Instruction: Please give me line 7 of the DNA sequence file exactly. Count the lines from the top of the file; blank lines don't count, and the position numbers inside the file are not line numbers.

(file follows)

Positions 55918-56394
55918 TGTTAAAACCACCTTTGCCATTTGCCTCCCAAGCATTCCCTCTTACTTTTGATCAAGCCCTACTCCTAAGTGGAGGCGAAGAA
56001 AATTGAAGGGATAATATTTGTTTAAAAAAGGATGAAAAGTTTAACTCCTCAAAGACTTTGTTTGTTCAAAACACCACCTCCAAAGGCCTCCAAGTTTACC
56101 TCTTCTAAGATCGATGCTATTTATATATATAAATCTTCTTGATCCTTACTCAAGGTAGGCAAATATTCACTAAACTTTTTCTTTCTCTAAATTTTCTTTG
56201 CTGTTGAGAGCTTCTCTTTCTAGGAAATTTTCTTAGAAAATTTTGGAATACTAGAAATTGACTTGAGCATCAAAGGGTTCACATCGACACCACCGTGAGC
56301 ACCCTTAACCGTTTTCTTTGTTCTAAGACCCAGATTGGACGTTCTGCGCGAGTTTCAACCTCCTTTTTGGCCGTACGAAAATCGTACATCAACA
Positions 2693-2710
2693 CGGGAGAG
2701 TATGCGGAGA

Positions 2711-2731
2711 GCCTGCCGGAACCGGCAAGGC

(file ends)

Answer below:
Positions 2693-2710